Early Copper Sites
|Links to Early Places Without and With Metals|
|Early Places Without and With Metals|
|Logic dictates that somebody,
sometime, and somewhere used a metal, most likely copper, for the first time. Unfortunately, he or she did not
record that "first" for posterity. The ancient inventor probably did
not consider his deed to be something very special, not to mention that writing
hadn't been invented yet.
All we have is therefore what trained archaeologists (or untrained treasure hunters) dug out of the ground somewhere. We must discard all objects not "scientifically" excavated in almost all cases because we just don't know exactly where they come from and how old they are.
|We also must treat objects excavated
by early archaeologists with some care because these guys may not have properly
recognized what they found. When Napoleon's
digging and collecting stuff in Egypt, it wasn't clear to everybody that lead
or galena (PbS) were completely different things, and the lead - galena
confusion survived to some extent
until modern times.
Modern archaeometallurgy right now is cleaning up the mess left by hundreds of years of misunderstandings, wrong guesses or just plain mistakes made by well-meaning but not always knowledgable archaeologists. It's not easy and in many cases definite answers cannot be given. One simply cannot determine the exact age of an old copper or bronze object. C14 dating won't work, and no other methods are known. For iron containing some carbon (i.e. for steel), C14 dating might work but it is not a simple task. Dating thus is always tied to where, exactly, the object was found; i.e. in which layer of a know stratification.
|What I will do here is to look at
some of the oldest presently known
archaeological sites where metals have been found. In all but one case we deal
with native copper, picked up "from the ground". In order to put the
findings in context, we also need to look at comparable places where no metals have been found. One might ask why the
metal-less ancient cultures did not pick up
available native copper and gold and made something from it, considering that
other cultures, not all that different, did just that a little later. One might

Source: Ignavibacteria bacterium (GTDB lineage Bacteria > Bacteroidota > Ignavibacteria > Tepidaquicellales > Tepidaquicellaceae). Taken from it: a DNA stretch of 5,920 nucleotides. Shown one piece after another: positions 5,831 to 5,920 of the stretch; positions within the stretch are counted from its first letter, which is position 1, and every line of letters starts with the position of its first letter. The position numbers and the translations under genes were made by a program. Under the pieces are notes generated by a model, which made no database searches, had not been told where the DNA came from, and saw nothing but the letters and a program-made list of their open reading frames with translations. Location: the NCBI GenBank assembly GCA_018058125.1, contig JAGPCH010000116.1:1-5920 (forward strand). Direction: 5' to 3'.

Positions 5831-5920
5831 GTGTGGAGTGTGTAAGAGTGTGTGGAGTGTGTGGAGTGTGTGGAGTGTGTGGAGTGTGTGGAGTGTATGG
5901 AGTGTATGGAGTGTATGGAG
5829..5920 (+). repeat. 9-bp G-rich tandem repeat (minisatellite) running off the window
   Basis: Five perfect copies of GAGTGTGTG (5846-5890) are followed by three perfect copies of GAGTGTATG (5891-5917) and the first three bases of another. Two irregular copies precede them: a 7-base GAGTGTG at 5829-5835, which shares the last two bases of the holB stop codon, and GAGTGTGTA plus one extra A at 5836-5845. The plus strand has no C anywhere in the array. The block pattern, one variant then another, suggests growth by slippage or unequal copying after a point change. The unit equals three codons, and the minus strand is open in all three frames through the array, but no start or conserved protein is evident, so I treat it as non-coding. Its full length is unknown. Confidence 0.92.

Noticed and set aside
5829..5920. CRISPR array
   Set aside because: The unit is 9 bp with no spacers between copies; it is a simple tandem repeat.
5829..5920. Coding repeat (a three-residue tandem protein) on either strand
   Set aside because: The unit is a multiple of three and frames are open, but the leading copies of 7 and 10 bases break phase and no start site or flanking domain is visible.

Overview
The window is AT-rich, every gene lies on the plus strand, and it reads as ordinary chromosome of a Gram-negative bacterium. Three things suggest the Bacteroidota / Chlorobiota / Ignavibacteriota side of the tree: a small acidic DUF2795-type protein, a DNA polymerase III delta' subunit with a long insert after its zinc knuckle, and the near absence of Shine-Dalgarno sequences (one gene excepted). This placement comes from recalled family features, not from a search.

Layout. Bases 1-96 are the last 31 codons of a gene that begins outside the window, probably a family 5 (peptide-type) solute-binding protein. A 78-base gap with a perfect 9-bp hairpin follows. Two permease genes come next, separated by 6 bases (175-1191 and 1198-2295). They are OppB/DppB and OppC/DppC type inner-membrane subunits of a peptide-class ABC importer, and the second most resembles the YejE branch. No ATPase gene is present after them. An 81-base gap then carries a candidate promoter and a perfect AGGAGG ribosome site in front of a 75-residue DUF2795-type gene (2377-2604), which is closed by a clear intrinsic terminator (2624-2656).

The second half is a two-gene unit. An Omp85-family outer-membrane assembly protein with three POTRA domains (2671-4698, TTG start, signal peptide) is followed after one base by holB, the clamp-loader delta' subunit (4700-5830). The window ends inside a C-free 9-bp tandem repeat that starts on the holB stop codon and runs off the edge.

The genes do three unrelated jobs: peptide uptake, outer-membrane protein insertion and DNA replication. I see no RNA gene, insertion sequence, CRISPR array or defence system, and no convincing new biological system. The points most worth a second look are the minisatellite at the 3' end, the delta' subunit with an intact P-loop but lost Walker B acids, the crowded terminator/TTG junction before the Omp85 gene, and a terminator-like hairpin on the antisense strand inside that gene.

argue that the stuff simply was not available in the immediate environment of
the metal-less old towns, and that is certainly a good reason. However, even
the very oldest organized cultures or societies covered in the links above did
some long-distance trading, acquiring things that were not easy to find in
their own stomping grounds, for example bright green copper ores like
malachite, or sea shells. One might guess that nobody then used native metals.
All these places were centers of the "Neolithic revolution", the period when humans changed their life-style from being hunters and gatherers to settling down. Domesticating animals like pigs, sheep and goats started, and so did agriculture by cultivating and breeding crops like wheat, emmer or barley (for making beer). That triggered new developments in other areas, too. If you can't go out hunting with the boys anymore but have to stay at home most of the time, the most urgent business for the men is to keep the females happy (and busy). Colorful jewelry thus predates advanced technologies, like making pottery in kilns, or metallurgy. In fact, most of the very first metal objects found were copper beads used for jewelry.
|In the lists above I therefore start
with some early places were no metals have
been found. Notice that I don't say that no metals shave been used. In some places just a few tiny copper pearls
have been found - in a space that covers a large area and several hundred
years. Not finding something does not
necessarily means it wasn't there under these circumstances.
Most of the early places I cover are in Anatolia and some of these places have been found just recently, causing major sensations and plenty of speculations.
While I give you a lot or piecemeal information, the link provides for a very readable article "History of Mining and Metallurgy in Anatolia" that puts it all together.
The authors are well-known archaeometallurgists who we have met several times already: Ünsal Yalçýn and Hadi Özbal. The article can be found in the Net without a quotation; I hope the authors forgive me for including it here.
|The following graph gives a time line on the towns covered in the links. Note that the dating (typically "C14 technology") is uncertain to some extent; every source seems to give slightly different times. If in doubt, I picked a kind of average.|
|I have also included a rough draft of the average temperature during the time slot involved; it is based on the results form the ice-core drilling in Greenland (a complete and correct curve is given in this link). The average temperature in Anatolia is certainly not well represented in this graph, but the general trend should be right. The rise in the average temperature around 13 000 BC is the reason for the neolithic revolution, i.e. the transition from (migrating) hunters and gatherers to sedentary farmers and animal keepers.|
|Finally, here is a map of Turkey with the locations of these places. A related map showing the "fertile crescent" is here.|
General Remarks to Literature and Sources
History of Carbon
Diffusion in Iron
Early Iron Sites: Hattusa
Radiocarbon (C14) Dating
Hallan Çemi Tepesi
Early Places With Metals: Çatal Höyük
Old Copper Complex of the Western Great Lake
Large Pictures I
Large Pictures II
Large Pictures III
Early Iron Sites: Alaca Höyük
Early Iron Sites: Kültepe
Large Pictures III
Rosh Horesha, Shanidar Cave
© H. Föll (Iron, Steel and Swords script)